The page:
1. This is an awesome and easy to understand overview of what can be found in a urinalysis. For those looking for options to free-catch urine. Some great tips are using soup spoons or lids – just make sure they are clean and that you plan to “sacrifice” the utensils after using. 😉 For kitties ask your vet if they have special litter granules (these look kinda like plastic beads?) and a special litterbox for you. In clinic we will at times do this if we need to collect urine but do not want to place a catheter or do a cysto on hospitalized kitties.

  2. I honestly believe that urinalysis is something that is too often underestimated by pet owners simply because they don’t realize how valuable it actually is. When we were working to diagnosis what we now know is IBD in our girl Daviana, we relied heavily on urinalysis to rule out potential issues with her kidneys and liver. Luckily, she made it a lot easier to collect than dogs that I have owned in the past hahaha

  3. This is so useful. I am sure many dog owners do not know how much detail comes from a urine analysis and how helpful it might be in helping locate a problem (or encourage a vet to check with other means).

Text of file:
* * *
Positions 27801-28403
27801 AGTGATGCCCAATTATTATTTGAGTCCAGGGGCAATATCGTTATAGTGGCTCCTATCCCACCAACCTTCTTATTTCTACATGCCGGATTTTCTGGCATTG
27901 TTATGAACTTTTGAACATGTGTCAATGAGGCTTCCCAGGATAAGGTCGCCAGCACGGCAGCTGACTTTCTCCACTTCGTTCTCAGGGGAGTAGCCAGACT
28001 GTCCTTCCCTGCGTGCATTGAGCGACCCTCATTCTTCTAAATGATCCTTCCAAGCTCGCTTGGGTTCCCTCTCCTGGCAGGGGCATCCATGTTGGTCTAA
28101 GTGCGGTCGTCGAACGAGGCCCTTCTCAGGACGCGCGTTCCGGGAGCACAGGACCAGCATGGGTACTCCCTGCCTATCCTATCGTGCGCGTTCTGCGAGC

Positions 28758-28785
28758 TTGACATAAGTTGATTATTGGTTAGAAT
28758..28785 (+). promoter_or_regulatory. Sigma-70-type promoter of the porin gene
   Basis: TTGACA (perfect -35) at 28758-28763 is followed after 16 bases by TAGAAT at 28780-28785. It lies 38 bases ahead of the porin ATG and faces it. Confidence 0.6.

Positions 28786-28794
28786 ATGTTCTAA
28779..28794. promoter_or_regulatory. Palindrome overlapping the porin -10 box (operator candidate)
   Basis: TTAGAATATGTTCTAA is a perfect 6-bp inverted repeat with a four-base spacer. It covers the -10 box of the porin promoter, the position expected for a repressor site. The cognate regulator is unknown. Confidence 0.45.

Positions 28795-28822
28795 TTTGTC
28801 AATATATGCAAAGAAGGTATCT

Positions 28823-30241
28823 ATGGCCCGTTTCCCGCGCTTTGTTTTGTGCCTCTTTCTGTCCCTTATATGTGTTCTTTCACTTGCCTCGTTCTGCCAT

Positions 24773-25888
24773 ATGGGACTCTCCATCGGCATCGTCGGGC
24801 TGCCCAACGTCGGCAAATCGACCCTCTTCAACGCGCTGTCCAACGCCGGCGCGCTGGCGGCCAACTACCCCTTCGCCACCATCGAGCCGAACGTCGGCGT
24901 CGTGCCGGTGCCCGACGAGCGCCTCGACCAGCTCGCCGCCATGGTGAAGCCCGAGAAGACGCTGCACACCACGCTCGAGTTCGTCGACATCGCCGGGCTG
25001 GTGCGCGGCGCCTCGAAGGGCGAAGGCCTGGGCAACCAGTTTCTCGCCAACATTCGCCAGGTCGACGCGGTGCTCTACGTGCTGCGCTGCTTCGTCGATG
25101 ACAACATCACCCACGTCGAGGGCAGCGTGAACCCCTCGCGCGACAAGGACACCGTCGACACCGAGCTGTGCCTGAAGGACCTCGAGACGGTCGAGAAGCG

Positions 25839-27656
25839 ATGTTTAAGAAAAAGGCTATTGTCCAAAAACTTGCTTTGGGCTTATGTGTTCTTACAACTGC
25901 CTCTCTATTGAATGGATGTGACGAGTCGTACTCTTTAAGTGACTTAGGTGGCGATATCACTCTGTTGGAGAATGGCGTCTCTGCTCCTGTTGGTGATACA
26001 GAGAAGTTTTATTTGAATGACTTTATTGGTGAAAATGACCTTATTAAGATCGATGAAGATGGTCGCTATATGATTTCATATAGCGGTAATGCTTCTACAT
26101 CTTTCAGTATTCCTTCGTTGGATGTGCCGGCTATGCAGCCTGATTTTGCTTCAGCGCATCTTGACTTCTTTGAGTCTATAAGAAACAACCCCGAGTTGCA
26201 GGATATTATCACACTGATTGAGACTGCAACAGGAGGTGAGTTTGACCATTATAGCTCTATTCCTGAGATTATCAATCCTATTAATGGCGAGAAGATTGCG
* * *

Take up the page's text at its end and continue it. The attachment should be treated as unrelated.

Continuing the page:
The list of things shown by analysis will let an owner become more familiar with terms (and what they mean) which is more reassuring than some vets might realise. I wish I could have had a list of what the terms meant for our Harvey’s kidney test. So many unfamiliar names I had never seen before. Your list is priceless for this reason alone.

  4. My vet doesn’t include this service with my younger dog. However, in my senior dog’s last years, this was always included in her health check. I learned that there is a lot an expert can learn from dog urine. My senior dog was tall, so catching the urine was really easy.

    • Wow, really? Urinalysis ought to be part of the wellness exam, at least once a year. Young or not–starting early helps establish a baseline.

  5. Our vet does not include urinalysis as part of my dogs’ wellness exams. However, my sister’s dog was prone to UTI’s and the same vet ordered a urinalysis for her at nearly every appointment. I like her approach.

  6. This is great detailed information on dog urinalysis. I never realized that you could do a free catch with a dog. I figured it had to be catheter. That takes a whole different set of skills. You are right, there’s definitely great information a vet can get from a urinalysis. My vet does one on my dog, Henry every year as part of his check-up. I have a whole new respect for the techs now.

  7. Very informative. My vet includes urinalysis in the cost of my senior boy’s yearly workup, and we’ve had to get them done when he gets UTIs. I always kind of struggle when I have to free catch the urine. I think it makes it even harder that my dogs are small. Lower down to the ground = less space to slip something under them while they’re peeing. The things we do for our dogs, huh?